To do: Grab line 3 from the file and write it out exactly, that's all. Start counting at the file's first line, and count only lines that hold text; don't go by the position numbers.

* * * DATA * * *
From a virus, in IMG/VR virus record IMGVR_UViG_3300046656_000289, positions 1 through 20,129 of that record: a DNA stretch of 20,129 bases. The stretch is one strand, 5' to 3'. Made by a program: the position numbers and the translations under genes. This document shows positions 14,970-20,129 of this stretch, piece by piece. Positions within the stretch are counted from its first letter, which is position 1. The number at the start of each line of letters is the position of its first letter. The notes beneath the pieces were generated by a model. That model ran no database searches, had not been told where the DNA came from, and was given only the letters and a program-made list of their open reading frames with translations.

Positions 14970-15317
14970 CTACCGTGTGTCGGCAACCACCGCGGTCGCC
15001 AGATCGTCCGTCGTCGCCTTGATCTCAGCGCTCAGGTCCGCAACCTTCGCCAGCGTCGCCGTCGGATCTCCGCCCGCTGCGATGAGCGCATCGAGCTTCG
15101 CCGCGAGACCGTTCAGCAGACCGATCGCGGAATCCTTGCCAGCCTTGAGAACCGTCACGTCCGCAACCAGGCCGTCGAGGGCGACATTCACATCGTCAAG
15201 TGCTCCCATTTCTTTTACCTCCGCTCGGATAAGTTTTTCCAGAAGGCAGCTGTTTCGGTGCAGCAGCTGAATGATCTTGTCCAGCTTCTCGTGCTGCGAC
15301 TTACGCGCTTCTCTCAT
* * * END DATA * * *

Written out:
14970 CTACCGTGTGTCGGCAACCACCGCGGTCGCC